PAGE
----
Cecil Taylor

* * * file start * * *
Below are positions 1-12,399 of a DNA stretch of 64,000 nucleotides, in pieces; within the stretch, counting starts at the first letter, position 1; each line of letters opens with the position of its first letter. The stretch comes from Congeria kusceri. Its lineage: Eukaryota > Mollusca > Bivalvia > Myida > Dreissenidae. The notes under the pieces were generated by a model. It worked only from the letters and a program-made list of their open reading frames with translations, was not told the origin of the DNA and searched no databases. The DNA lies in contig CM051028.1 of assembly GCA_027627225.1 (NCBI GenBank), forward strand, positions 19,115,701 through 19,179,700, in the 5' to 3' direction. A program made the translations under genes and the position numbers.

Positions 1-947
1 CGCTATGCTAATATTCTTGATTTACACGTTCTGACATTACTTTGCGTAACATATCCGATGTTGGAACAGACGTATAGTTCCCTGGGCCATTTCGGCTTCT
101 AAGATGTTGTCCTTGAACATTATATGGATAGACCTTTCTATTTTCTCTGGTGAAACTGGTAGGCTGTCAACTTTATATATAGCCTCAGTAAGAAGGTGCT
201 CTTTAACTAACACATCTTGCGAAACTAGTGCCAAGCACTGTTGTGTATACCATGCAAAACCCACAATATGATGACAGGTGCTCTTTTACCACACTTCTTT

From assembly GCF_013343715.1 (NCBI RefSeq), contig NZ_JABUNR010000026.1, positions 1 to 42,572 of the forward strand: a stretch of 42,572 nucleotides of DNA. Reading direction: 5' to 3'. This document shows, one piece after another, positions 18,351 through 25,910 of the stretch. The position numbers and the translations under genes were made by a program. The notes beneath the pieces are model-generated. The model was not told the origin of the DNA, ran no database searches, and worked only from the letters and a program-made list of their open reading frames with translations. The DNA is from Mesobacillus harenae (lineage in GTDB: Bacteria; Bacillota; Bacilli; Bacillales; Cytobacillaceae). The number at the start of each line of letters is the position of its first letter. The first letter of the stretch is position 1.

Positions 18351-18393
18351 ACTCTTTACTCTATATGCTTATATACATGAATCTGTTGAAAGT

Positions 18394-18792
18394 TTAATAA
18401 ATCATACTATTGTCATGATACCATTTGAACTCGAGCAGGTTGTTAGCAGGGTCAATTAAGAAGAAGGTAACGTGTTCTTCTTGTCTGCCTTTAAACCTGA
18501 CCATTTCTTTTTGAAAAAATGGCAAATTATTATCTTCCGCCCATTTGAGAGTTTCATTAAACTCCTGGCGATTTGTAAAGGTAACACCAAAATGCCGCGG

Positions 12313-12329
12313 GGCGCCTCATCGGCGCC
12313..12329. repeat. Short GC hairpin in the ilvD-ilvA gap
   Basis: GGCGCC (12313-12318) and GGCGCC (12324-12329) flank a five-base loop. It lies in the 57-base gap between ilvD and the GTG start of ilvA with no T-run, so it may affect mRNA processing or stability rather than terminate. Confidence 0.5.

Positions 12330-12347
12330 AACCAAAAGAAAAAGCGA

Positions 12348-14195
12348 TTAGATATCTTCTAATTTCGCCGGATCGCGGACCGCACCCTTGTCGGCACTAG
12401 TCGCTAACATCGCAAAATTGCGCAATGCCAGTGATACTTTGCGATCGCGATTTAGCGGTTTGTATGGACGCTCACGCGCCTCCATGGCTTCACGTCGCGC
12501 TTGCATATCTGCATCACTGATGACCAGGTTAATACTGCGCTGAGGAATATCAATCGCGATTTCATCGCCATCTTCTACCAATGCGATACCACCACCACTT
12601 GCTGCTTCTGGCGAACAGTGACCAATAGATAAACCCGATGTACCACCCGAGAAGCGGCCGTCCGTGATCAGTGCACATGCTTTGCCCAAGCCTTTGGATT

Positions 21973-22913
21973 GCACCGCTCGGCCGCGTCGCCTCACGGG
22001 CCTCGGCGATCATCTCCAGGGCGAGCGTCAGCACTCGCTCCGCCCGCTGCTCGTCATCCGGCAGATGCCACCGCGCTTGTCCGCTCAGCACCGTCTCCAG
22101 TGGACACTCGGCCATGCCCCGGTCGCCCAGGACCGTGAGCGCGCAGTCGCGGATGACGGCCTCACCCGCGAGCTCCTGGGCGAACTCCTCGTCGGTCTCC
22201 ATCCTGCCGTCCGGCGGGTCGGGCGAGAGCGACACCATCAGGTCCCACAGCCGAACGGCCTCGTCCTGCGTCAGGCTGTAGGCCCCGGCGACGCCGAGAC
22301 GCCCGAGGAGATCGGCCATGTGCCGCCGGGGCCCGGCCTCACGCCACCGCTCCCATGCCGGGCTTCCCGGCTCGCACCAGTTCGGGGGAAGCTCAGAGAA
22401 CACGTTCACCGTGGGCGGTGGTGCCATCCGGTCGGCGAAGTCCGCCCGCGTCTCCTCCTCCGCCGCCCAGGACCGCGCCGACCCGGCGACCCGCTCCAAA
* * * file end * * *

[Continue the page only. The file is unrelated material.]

American poet and pianist Cecil Percival (March 25, 1929 – April 5, 2018,) Taylor, who is classically trained, is widely recognized as one of the pioneers in free jazz. Taylor’s music is marked by an energetic, physical approach. His music often features complex improvised sounds and tone clusters. His piano technique is often compared to percussion. He has been described as having “eighty-eight tuned drummers”, which refers to the number keys on a standard piano. He has also been described as “like Art Tatum with contemporary-classical leanings”. Taylor was born in Corona, Queens, New York City. Taylor was the only child of a middle-class family. His mother encouraged him to start playing music as a young age. Taylor began playing the piano at six years old and continued his studies at the New York College of Music as well as at New England Conservatory. Taylor studied composition and arranging at the New England Conservatory. He also learned about contemporary European art music during his time at the New England Conservatory. His music was influenced notably by Stockhausen and Bartok. Taylor moved to New York City in 1955 from Boston. He formed a quartet that included Steve Lacy (soprano saxophonist), Buell Neidlinger (bassist), and Dennis Charles (drummer). Jazz Advance, Taylor’s 1956 debut recording, featured Lacy. Cook and Morton describe it in the Penguin Guide to Jazz as “While there are still a few nods to traditional post-bop form in the set, it already points to freedoms in which he would later immerse myself.” The 1957 Newport Jazz Festival saw aylor’s Quartet with Lacy. This album was also made. In 1958, he collaborated with John Coltrane (Stereo Drive), which is now available as Coltrane Time. In the 1950s and 1960s Taylor’s music became more complex and departed from jazz standards. Taylor’s long-form performance style was often difficult to find gigs and his inability to communicate effectively with club owners made it difficult to conduct business. The 1959 album Looking Ahead! showcased Taylor’s creativity as a creator, in contrast to the mainstream jazz music. Taylor used virtuosic techniques to make quick stylistic changes from one phrase to the next, which was a departure from other jazz musicians of that time. These are just a few of the many distinctive characteristics Taylor’s music has retained today. Also, landmark recordings like Unit Structures (1966) were made. The Unit was a platform that allowed musicians to create new forms of conversational interplay. Uncredited Albert Ayler, who was not credited, worked briefly with Taylor in the 1960s. He jammed and appeared on at least one recording, Four. It was unreleased until 2004. Taylor began working with Jimmy Lyons, an alto saxophonist, in 1961. This was one of his most significant and consistent collaborators. Taylor, Lyons, Sunny Murray (and later Andrew Cyrille), formed The Unit’s core group until Lyons’s death in 1986. Lyons’s music, heavily influenced by Charlie Parker’s jazz style, maintained a strong blues sensibility, which helped to keep Taylor’s avant-garde music tied to jazz tradition. In the second half the sixties, Taylor began performing solo concerts. The first recorded solo performance by Dutch radio was “Carmen With Rings” (59 minutes). In Rotterdam’s De Doelen concert hall on July 1, 1967. Taylor had performed the same composition two days earlier in the Amsterdam Concertgebouw. Many of the later concerts were recorded and released on album. These include Indent (1973), side 1 of Spring of Two Blue J’s (1973), Silent Tongues(1974), Garden (1982), For Olim (87), Erzulie Maketh Soap (1989), and The Tree of Life (191998). His popularity grew as he played for Jimmy Carter on the White House Lawn and lectured at universities. He was also awarded a Guggenheim Fellowship and a MacArthur Fellowship in 1991. In the early 1990s Taylor formed the Feel Trio with William Parker (bass), Tony Oxley (drums). The group can be heard on Celebrated Blasts, Looking (Berlin Version), The Feel Trio, and the 10-CD set 2T’s for A Lovely T. The Feel Trio was more in line with European free improvisation than his previous small groups. He performed with large ensembles and large-band projects. The German label FMP documented his extended stay in Berlin in 1988, which resulted in a huge boxed set that included performances in duet or trio by a wide range of European free improvisors including Oxley and Derek Bailey, Evan Parker and Tristan Honsinger. His later recordings were mostly released on European labels with the exception of Momentum Space, which was a meeting with Dewey Redman (and Elvin Jones), on Verve/Gitanes. Bridge, a classical label, released Taylor’s 1998 Library of Congress performance Algonquin. It features a duet featuring Mat Maneri as violin. Taylor performed for large audiences all over the globe with live concerts. He often played his favorite instrument, a Bosendorfer Piano that has nine additional lower-register keys. Chris Felver released a documentary called All the Notes on DVD in 2006. In an earlier documentary, Imagine the Sound (1981), Taylor discussed and performed his music, poetry, and dance. Taylor did not record much in the 2000s but continued to perform with his own bands (the Cecil Taylor Ensemble, the Cecil Taylor Big Band), as well as other musicians like Joe Locke, Max Roach and Amiri Baraka. All About Jazz nominated the Cecil Taylor Big Band performance at the Iridium 2005 as the best performance of 2004,[29]. The same award was given in 2009 to the Cecil Taylor Trio at Highline Ballroom in 2009. The trio was Taylor, Albey Balgochian and Jackson Krall. Taylor died in 2018. An autobiography was being prepared, as well as additional concerts and other projects. Triple Point Records released a limited edition double-LP entitled Ailanthus/Altissima. It was a limited edition deluxe double LP. The album, which was titled Ailanthus/Altissima Bilateral Dimensions of Two Root Songs. This was a collection of duos recorded live at New York’s Village Vanguard. He was awarded the Kyoto Prize for Music in 2013. His career and 85th birthday were celebrated at Philadelphia’s Painted Bride Art Center with the tribute concert “Celebrating Cecil”. He was the subject of a Whitney Museum of American Art retrospective entitled “Open Plan: Cecil Taylor” in 2016. Amiel Courtin Wilson’s documentary “The Silent Eye”, which featured Taylor and Min Tanaka, was made in 2016. Taylor was also a keen dancer and pianist. Although he was only a child, his mother was a dancer who also played the piano and violin. Taylor once stated that he tried to mimic the dancer’s leaps of space on the piano. He collaborated with Dianne McIntyre, a dancer in the late 1970s and early 1980s. He also composed the music for a 12-minute ballet called “Tetra Stomp” in 1979. It featured Mikhail Baryshnikov, Heather Watts, and Charles Olson. His poems were often incorporated into his musical performances. They also frequently appear in the liner notes to his albums. Leo Records released the CD Chinampas in 1987. It features Taylor reading several of his poems and accompanying himself with percussion. Steven Block claims that free jazz was born from the performances by Cecil Taylor in the Five Spot Cafe in 1957, and Ornette Coleman (1959). Taylor founded the Jazz Composers Guild in 1964 to increase the possibilities for avant-garde musicians. Taylor’s style has been called a ‘constructivist’. Scott Yanow warned Taylor about Taylor’s “forbidding” music. However, he praises Taylor’s “remarkable technique u0026 endurance” and his “advanced”, radical”, original, and uncompromising “musical visual vision.” This vision is one Taylor’s greatest influences on others. I was able to stop thinking about chords when I played with Taylor. I had been trying to imitate John Coltrane, but it was unsuccessful. This made me more chord conscious. Archie Shepp, quoted by LeRoi Jones in album liner notes for Four for Trane, Impulse A-71 (64). Stanley Crouch, a jazz critic, criticized Taylor for being gay in 1982. This prompted an angry response. However, Taylor never denied it. Taylor said to a New York Times reporter in 1991 that “[s]omeone ever asked me if [I]m gay.” I replied, “Do you think that a three-letter word can define the complexity of my humanity?” I steer clear of the easy definition trap. Taylor moved to Fort Greene in Brooklyn in 1983. Taylor was buried at his Brooklyn home on April 5. 2018. at the age of89.